Once again I'm visiting my work flow for syncing photos wirelessly from my phone, to my computer and back to the phone. I have blogged about this a few times in the past. In my last blog post regarding photo sync, I had turned to Lightroom mobile. It worked well for photos, but lacked any kind of support for videos.
A lot has changed over the last year. Now both Apple and Google provide bi-directional, wireless, sync of both photos and videos to and from your mobile devices, while keeping originals synced on your desktop computer and stored in the cloud. Take a photo or record a video on your device, open your computer to edit it, view the changes later in the day on your phone. It's pretty slick.
Now that both companies support sync in this manor, I thought I'd go over my workflow. The changes in the way both services handle the sync have caused me to change my work flow a bit. Since I use iOS and OS X devices most, I will be writing about Apples services today. At some point in the future I'll try and write something up on using Google Photos + Google Drive on Macs and iOS for cross-device syncing of photos and videos.
iCloud Photo Library
In 2014 Apple introduced the new iCloud Photo Library and Photos app in iOS 8. The iCloud Photo Library handles synchronizing all of your full resolution photos and videos across every iOS and OS X based device you own. Unfortunately, this is not available on AppleTV.
So, we need to turn on iCloud Photo Library on the iOS devices. You can do that by going into the iOS Settings app and navigating to Photos & Camera.
I typically leave my iOS devices with Optimize iPhone Storage enabled. This will upload the original files to the iCloud Photo Library; saving a reduce size version for the smaller iOS screens on the device. In some cases, it will remove the photo all together and leave a thumbnail. The next time you view the photo, it will download it again. I've only seen this happen on old photos, or when re-installing iOS fresh.
When you make this change you will notice that the Camera Roll is no longer available. Instead it is replaced with All Photos. That is because the photos are no longer stored on-device. Now they are stored in a shared library with multiple iOS devices, which requires more than what the original Camera Roll provided.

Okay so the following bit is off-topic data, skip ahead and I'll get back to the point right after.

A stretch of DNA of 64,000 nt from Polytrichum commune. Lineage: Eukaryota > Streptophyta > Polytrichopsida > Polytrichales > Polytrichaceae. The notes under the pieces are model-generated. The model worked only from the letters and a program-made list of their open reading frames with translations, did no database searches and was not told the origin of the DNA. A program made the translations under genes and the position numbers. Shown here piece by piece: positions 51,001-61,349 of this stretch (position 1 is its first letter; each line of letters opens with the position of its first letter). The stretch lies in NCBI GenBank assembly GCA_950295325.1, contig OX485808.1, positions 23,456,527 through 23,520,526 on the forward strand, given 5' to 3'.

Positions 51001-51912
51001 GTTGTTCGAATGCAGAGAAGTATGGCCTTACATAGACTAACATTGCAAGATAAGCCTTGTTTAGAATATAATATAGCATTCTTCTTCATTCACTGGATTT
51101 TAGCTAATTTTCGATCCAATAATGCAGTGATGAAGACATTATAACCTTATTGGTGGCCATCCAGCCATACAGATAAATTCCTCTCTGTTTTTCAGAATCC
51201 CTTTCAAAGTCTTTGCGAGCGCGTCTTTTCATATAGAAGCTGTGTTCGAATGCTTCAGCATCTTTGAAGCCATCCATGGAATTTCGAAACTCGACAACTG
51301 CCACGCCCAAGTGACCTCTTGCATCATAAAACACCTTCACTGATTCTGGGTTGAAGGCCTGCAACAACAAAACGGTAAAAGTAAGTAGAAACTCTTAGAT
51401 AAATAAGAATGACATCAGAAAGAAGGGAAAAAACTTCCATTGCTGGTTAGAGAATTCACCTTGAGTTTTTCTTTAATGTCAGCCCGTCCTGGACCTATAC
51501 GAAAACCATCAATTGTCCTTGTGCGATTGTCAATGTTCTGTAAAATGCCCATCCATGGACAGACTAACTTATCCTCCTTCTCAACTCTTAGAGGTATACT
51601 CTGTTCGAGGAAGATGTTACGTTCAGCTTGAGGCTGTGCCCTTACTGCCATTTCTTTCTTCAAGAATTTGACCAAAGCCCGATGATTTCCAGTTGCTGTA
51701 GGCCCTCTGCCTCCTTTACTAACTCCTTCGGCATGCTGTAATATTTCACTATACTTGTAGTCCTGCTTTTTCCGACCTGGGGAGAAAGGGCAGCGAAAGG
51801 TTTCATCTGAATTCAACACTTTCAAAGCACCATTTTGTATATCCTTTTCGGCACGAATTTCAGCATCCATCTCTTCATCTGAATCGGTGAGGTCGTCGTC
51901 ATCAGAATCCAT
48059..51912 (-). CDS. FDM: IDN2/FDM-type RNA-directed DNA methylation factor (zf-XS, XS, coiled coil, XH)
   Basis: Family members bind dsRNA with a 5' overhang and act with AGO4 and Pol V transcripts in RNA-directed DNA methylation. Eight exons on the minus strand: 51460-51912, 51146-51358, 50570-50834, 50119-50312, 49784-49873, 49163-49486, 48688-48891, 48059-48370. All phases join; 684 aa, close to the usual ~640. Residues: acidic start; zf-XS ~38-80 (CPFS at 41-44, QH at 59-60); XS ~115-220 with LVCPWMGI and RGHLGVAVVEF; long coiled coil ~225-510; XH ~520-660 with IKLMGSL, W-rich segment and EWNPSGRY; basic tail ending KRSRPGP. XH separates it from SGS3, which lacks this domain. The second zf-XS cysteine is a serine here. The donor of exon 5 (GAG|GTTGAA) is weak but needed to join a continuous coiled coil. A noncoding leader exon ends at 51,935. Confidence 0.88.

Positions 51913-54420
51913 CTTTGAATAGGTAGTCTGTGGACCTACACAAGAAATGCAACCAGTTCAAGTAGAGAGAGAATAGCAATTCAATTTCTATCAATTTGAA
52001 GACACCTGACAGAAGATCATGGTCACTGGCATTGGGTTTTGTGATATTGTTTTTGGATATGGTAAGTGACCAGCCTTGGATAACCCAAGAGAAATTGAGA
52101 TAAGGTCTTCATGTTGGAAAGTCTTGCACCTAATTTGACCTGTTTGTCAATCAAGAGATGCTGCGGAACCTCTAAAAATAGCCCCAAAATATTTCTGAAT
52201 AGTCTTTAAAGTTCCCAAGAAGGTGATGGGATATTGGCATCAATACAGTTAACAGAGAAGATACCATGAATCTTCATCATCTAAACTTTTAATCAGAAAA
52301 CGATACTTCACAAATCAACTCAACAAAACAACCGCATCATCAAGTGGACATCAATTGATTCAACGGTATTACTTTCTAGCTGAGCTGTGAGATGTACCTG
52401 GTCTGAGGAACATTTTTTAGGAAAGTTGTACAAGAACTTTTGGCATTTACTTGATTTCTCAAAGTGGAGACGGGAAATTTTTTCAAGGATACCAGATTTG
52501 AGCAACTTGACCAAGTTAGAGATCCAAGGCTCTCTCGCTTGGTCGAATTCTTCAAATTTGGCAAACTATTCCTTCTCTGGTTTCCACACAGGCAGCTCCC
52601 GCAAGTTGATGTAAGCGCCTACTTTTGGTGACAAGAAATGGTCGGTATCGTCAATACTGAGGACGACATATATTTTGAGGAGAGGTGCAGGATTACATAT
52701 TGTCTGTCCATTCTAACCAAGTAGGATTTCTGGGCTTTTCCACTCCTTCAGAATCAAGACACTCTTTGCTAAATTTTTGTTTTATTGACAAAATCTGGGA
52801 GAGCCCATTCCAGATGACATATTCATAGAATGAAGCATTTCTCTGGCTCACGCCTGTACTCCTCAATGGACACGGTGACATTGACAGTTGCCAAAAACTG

Now that we have iCloud Photo Library setup on your iOS devices to upload all of their photos and movies, we need to setup OS X. The Mac works much the same as iOS. You open up the Photos app (requires Yosemite or newer) and open up it's preferences. The only difference is that we want to tell the app to download all of the originals onto our Mac's hard-drive. This way, we always have our originals locally and aren't depending on the cloud keeping them forever.
Now we have all of our photos (and videos!) synchronizing wireless between our iOS devices and the Mac.
iCloud Photo Library to Lightroom
So we now have our photos and videos locally on our internal or external hard-drives. What do we do with them then? We export them from iCloud Photo Library and move them into Lightroom! I use Lightroom to handle all of my keywording and orginization of my photos and videos. The new OS X based Photos app fully supports keywording and organizing into albums and folders. It does have some issues, like not being able to move an album in and out of folders once the album is created. Keywords will sync across all of your devices, but the folder/album organization will not. Albums are only synced to iOS in a flattened layout, with no nested folders. An example of this on iOS looks like the following screenshot, where all of the years are flattened out.
As a result of this, I will continue to use Lightroom for my photo organization. I keep Lightroom as my source of truth, where all of my originals will always live. In Lightroom, they are organized like this:
So how do I get my photos from the OS X Photos app into Lightroom? I use a Smart Album in the Photos app! With Smart Albums, I can keep track of what date I last pulled photos into my Lightroom library. There are two Smart Albums I create. One that filters all photos that I have already brought into my Lightroom library, and a second that filters all photos that I have yet to export from Photos, and import into Lightroom.
So before we create our Smart Albums, we must first actually export the photos from iCloud Photo Library and get them into Lightroom. When I first turned on iCloud Photo Library, I had to wait just a little over 24 hours while it got all of the photos synchornized across the devices and downloaded onto my Mac. Your mileage will vary, depending on how many you have. You can see in the Photos preferences picture above, that it tells me my Photos library was just updated. That means I am in sync and nothing is outstanding. During a first time sync, it will count down how many photos and/or videos it has remaining to download onto your Mac.
So, if your sync is done, select the Photos library
Next you will need to select every photo in that library. You can do this with Command+A or using the Edit menu.
Lastly, we will export the selected photos from the Photos app, so that we can import them into Lightroom. Note that exporting will not remove them from iCloud Photo Library. It will instead create a copy of every photo and place the copy in the desired export folder. This is ideal, so that we can continue to view the photos and videos on our devices without any issue.
You can set some settings on your photos prior to the export taking place. I typically use the following settings for my exports.